Top Ten Tuesday is a meme hosted by The Broke and the Bookish
Top Ten Series for Readers
Who Enjoy a Good Murder Mystery
While I don't care for suspense, there's nothing I enjoy more than a good whodunit - where the murder is committed off stage and the narrative unfolds as the professional or amateur detective uses his/her powers of detection to determine where guilt lies. It was probably Agatha Christie's Miss Marple who initially hooked me on this genre, but I didn't list her because I've followed most of her stories on the TV screen.
Rather than go with specific books, I've listed mystery series that are among my very favorites, all consisting of numerous books. You'll find an eclectic mix when it comes to location, era, and style; all highly recommended. Not Christian fiction, but clean reads. And each cover links to its page on a wonderful website for mystery lovers called Stop, You're Killing Me!
If you enjoy murder mysteries, have you read from any of these authors or series? Are there others you would recommend?
M. C. Beaton writes two series that I love: 1) Hamish Macbeth, a police constable in Scotland, and 2) Agatha Raisin, a London advertising retiree living in the Cotswolds, England. Mysteries set in the British Isles are a huge draw for me.
Rhys Bowen has three highly-rated series: 1) Evan Evans, a village constable in Llanfair, Wales; 2) Molly Murphy, an Irish immigrant in early 20th-century who wants to be a private investigator, in New York City; and 3) Lady Georgiana, minor royalty in 1930s England, in the Royal Spyness series.
I love Bill Crider's series that features Dan Rhodes, a laid-back sheriff with a motley crew of deputies, in Blacklin County, Texas.
Deborah Crombie writes another really good English series that is set in London and features Duncan Kincaid, a Scotland Yard superintendent, and Gemma James, a sergeant.
Most everyone is probably familiar with Erle Stanley Gardner and his Perry Mason mysteries. Many have been made into TV movies, but I've actually read most of his books. Absolutely love good court drama!
The strength of Anne George's Southern Sisters mysteries is their characterization and humor. They feature Patricia Anne “Mouse” Hollowell, a retired English teacher, and Mary Alice “Sister” Crane, who out-lived three husbands, in Alabama. Truly southern in style and had me laughing out loud all the way through.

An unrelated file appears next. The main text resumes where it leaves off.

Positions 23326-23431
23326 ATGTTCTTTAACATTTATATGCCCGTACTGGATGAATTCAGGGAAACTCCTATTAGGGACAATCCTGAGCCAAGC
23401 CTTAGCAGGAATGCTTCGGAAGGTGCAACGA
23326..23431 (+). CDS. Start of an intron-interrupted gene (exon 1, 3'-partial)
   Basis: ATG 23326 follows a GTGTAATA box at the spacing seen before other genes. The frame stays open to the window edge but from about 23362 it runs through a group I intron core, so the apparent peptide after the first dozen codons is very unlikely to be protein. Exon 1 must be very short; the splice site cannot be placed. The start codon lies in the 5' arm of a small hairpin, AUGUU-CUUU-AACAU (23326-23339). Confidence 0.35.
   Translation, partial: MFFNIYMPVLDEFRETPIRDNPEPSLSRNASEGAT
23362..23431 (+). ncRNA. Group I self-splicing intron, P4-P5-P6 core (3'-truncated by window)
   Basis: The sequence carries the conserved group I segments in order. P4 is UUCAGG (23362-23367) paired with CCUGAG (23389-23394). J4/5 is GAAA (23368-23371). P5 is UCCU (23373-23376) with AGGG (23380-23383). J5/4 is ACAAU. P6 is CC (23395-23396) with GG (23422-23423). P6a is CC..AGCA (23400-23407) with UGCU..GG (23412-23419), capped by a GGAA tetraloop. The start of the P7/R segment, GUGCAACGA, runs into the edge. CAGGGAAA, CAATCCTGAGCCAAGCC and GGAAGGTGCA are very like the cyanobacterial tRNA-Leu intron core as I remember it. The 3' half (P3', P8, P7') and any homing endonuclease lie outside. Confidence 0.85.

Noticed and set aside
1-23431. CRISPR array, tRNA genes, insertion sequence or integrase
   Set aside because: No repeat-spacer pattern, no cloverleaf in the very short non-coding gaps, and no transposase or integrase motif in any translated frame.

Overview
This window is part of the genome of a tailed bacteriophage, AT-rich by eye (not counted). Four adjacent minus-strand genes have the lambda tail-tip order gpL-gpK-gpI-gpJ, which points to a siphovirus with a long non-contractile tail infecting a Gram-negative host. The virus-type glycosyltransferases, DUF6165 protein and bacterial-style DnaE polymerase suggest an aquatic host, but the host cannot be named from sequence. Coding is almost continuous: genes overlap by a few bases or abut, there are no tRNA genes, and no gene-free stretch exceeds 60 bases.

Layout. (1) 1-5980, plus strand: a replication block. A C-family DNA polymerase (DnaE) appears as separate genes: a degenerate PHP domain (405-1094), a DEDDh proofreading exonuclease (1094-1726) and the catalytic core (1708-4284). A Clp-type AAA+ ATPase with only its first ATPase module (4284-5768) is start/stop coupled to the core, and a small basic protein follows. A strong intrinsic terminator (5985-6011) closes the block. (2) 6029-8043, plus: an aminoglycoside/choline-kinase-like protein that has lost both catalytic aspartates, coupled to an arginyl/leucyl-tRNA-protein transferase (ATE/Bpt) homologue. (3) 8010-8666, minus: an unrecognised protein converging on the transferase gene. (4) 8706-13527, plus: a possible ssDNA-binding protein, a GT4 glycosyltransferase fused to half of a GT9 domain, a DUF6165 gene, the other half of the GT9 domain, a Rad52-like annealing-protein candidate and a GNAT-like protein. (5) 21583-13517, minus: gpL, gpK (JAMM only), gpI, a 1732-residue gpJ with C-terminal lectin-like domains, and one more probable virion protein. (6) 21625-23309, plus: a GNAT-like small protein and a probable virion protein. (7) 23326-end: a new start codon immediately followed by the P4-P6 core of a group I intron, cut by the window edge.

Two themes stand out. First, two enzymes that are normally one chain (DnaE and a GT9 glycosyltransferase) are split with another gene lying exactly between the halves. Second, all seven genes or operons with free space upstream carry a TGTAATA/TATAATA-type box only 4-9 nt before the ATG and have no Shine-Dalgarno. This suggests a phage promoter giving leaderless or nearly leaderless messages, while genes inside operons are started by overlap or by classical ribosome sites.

I can't say enough about Elizabeth George's Inspector Lynley series. They are longer, more literary in style, rich characterization . . . These novels grab me emotionally and don't let go. They feature Thomas Lynley, a Scotland Yard inspector and eighth Earl of Asherton, Sergeant Barbara Havers, forensic pathologist Simon Allcourt-St. James, his wife Deborah, and lab assistant Lady Helen Clyde, in London, England.
Tony Hillerman's Native American series is hauntingly beautiful. Great mix of excellent storytelling, characterization, and sense of place. Features Lieutenant Joe Leaphorn and Jim Chee, Navajo tribal police officers in the southwest US.
In this series by Faye Kellerman, the mystery plot is great, but I especially enjoy the relationship and spiritual contrast between brash LA detective, Peter Decker, and the young Jewish girl, Rina Lazarus.
Margaret Maron's series features Deborah Knott, a district judge in North Carolina. Lots of southern charm, kinfolk, and humor. Most enjoyable!
Ed McBain's 87th Precinct series just might be the best police procedural of all time. Great ensemble team of detectives with character development throughout.
Louise Penny writes a wonderful series set in the small village of Three Pines in Quebec. Features Armand Gamache, Chief Inspector of the Sûreté du Québec. Almost every book in this series has won an award and a movie was recently made of this first novel, Still Life.
Anne Perry's series features Thomas and Charlotte Pitt, a police inspector and wife in Victorian London, England. Excellent writing, plot, characterization and sense of place.
This series by Peter Robinson features Alan Banks, an Eastvale detective chief inspector, in Yorkshire, England. There's just something about British small-village settings and this one gets into the mind of the detective. Another excellent series.
This series by Georges Simenon features Maigret, a police inspector in Paris, and Madame Maigret, his wife. It didn't take long to fall in love with Inspector Maigret and his deductive method of solving crimes. No violence, just good detective work, humorous at times. The series comes even more alive after watching the movies produced by BBC.